Clothing that can’t be sold in a thrift store will most likely be sent to rag houses (businesses that ship clothing overseas to developing countries to be resold) and those items are often sent to overseas clothing markets and can end up in landfills. To avoid such a fate, follow these 6 tips to make the biggest impact the next time you donate clothes to a thrift store.
5 Tips to Read Before Your Next Donation to the Thrift Store
5 Tips to Make the Most of Your Clothing Donations
1. Donate In-Season Clothing
Donating to your local thrift store is one of the best solutions for clothing recycling, but too often these small stores get overwhelmed with items that they can’t sell. Just like regular retail stores, thrift stores can only sell items that are in season and have limited storage for items to hold future seasons. That means, if you want to donate bulky sweaters during the summer in a beach town – put those away in a clearly labeled bag or bin to donate in the fall instead (see tip #3).
2. Donate Clothes in Great Condition
Thrift stores often receive really worn, stained, and dirty clothing, but most don't have laundry facilities. Always wash, iron and fold your donations before donating. Not sure whether or not to donate? Think to yourself: does it look like something you would buy?
Here are a few other things to consider:
• Wrinkled: it does take a little time, but pressing items before donating makes them much more likely to be resold.
• Spots or Stains: launder and spot treat the item before donating.
• Holes, Tears or Snags: If it’s something you can mend, do it before donating. Otherwise, consider repurposing as a rag or reusable bag.
• Never Donate Undergarments.
3. Shoes, oh the Shoes
Thrift stores can usually only sell new or barely used shoes, and just like cleaning they don’t usually have the resources to clean and buff or repair shoes. If you have a new pair of shoes you haven’t worn – that’s a great donation. However, when it’s time to get rid of your worn shoes you may be better off environmentally by seeing if a friend wants them or disposing of them properly.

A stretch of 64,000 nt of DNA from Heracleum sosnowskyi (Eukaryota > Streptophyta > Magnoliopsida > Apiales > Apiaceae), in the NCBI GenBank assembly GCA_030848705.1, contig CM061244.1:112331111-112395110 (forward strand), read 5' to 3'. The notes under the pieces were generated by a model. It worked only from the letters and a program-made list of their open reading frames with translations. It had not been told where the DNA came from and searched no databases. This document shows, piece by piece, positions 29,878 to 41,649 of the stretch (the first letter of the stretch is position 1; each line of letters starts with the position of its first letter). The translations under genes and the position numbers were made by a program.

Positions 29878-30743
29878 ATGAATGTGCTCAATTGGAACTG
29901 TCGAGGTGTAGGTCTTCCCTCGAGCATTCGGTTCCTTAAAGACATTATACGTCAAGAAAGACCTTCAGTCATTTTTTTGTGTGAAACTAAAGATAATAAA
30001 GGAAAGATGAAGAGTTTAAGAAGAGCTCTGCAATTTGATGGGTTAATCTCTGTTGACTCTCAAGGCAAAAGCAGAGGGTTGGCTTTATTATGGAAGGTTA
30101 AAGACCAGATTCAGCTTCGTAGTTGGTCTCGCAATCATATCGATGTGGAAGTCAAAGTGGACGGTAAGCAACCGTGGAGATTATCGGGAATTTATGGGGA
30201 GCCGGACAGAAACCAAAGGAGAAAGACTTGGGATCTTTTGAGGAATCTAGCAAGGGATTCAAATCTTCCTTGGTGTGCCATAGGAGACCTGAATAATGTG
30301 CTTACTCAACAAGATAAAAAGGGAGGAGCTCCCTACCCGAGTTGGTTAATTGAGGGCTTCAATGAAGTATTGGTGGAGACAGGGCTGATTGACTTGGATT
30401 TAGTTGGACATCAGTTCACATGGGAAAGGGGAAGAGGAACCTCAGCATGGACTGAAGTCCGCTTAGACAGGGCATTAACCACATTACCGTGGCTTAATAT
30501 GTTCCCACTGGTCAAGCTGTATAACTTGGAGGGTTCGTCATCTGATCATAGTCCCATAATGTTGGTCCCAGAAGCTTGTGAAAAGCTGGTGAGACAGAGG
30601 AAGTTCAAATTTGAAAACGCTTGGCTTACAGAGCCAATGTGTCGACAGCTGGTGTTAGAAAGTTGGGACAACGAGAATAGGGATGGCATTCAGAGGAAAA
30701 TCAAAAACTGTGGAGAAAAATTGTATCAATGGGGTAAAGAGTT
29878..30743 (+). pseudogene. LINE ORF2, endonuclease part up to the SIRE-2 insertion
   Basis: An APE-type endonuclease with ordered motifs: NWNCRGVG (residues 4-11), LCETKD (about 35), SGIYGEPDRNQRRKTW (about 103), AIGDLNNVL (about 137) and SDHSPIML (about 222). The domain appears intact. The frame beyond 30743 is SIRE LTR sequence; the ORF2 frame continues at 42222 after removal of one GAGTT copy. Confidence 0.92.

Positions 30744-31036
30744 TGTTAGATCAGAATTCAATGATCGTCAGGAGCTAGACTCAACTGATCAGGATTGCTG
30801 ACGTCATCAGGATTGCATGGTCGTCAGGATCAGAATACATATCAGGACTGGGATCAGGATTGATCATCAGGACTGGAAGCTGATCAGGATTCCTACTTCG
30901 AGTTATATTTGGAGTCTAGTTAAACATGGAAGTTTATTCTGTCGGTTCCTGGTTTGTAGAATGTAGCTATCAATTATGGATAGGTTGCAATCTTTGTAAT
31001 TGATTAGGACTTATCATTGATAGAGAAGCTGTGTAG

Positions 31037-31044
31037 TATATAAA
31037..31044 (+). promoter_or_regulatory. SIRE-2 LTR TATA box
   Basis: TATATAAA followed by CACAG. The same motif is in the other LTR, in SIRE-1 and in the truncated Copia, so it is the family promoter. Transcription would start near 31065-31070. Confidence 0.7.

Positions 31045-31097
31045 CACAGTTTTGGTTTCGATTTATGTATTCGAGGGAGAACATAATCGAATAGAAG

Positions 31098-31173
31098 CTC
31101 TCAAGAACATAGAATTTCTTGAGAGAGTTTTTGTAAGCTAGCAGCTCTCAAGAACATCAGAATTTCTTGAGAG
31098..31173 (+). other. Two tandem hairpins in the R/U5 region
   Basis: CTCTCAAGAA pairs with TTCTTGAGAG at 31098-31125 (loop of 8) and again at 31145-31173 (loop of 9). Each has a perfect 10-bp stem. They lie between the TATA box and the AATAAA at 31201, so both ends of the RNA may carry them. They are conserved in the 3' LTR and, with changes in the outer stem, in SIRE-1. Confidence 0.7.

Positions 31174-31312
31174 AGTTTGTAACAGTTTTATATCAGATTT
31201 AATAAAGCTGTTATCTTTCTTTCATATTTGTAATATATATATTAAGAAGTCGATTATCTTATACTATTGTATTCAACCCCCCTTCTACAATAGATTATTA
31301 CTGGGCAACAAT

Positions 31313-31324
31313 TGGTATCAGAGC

4. Only Donate Accepted Categories
Many thrift stores don’t sell certain categories. Check their website or call before bringing in your donation and sort out anything that they won’t use. If a store doesn’t take children’s clothes or bedding the staff will have to sort and dispose or donate those items to a different facility, ultimately increasing the carbon footprint of your items.
5. Divide Up your Clothing Donations
Yes, it may seem like a hassle to have to go to two different locations to drop things off when you are trying to donate, but getting the items into the right hands can ensure your items are reused in a meaningful way.
• Office Attire: organizations like Dress For Success can give those items to people who truly need them, fulfilling their highest and best use.
• New/Unworn socks or underwear: a local homeless shelter, refugee agency or domestic abuse center may really be in need of those items.
• Children’s Items: A children’s specific thrift or consignment store or a domestic abuse center.
You can also combine efforts with friends or neighbors to make the extra trip more worthwhile – and make a bigger impact (all while cutting down on carbon emissions by grouping the effort together).
But those clothing donation drop bins are so much easier!
Yes, they are certainly easier, but should only be used if you really, really need to quickly dispose of clothing. Items dropped there don’t get reused in your local community, but instead go to large sorting facilities where clothing is often bailed and sent to markets in Accra, Ghana – perpetuating environmental colonialism. Garments that are not fashionable for that market and climate end up in landfills, creating an influx of too much waste for their landfills to hold. Check out this article to learn more about the realities of clothing donations.
We all have so many options when it comes to recycling clothing (we wrote about it here), but when it comes to donating to an organization your local thrift shop is a great solution.
We hope these tips help you navigate how to make the most of your donations.
PF MAG: Founder Amy Voloshin is passionate about creating a space that speaks to our brand, shares unique perspectives from pattern enthusiasts and finds ways to promote more sustainable living. Our blog PF Mag covers creative topics on all things lifestyle - including behind the scenes looks, fashion, design, travel, and home decor, as well as interviews with some of the people who inspire us most.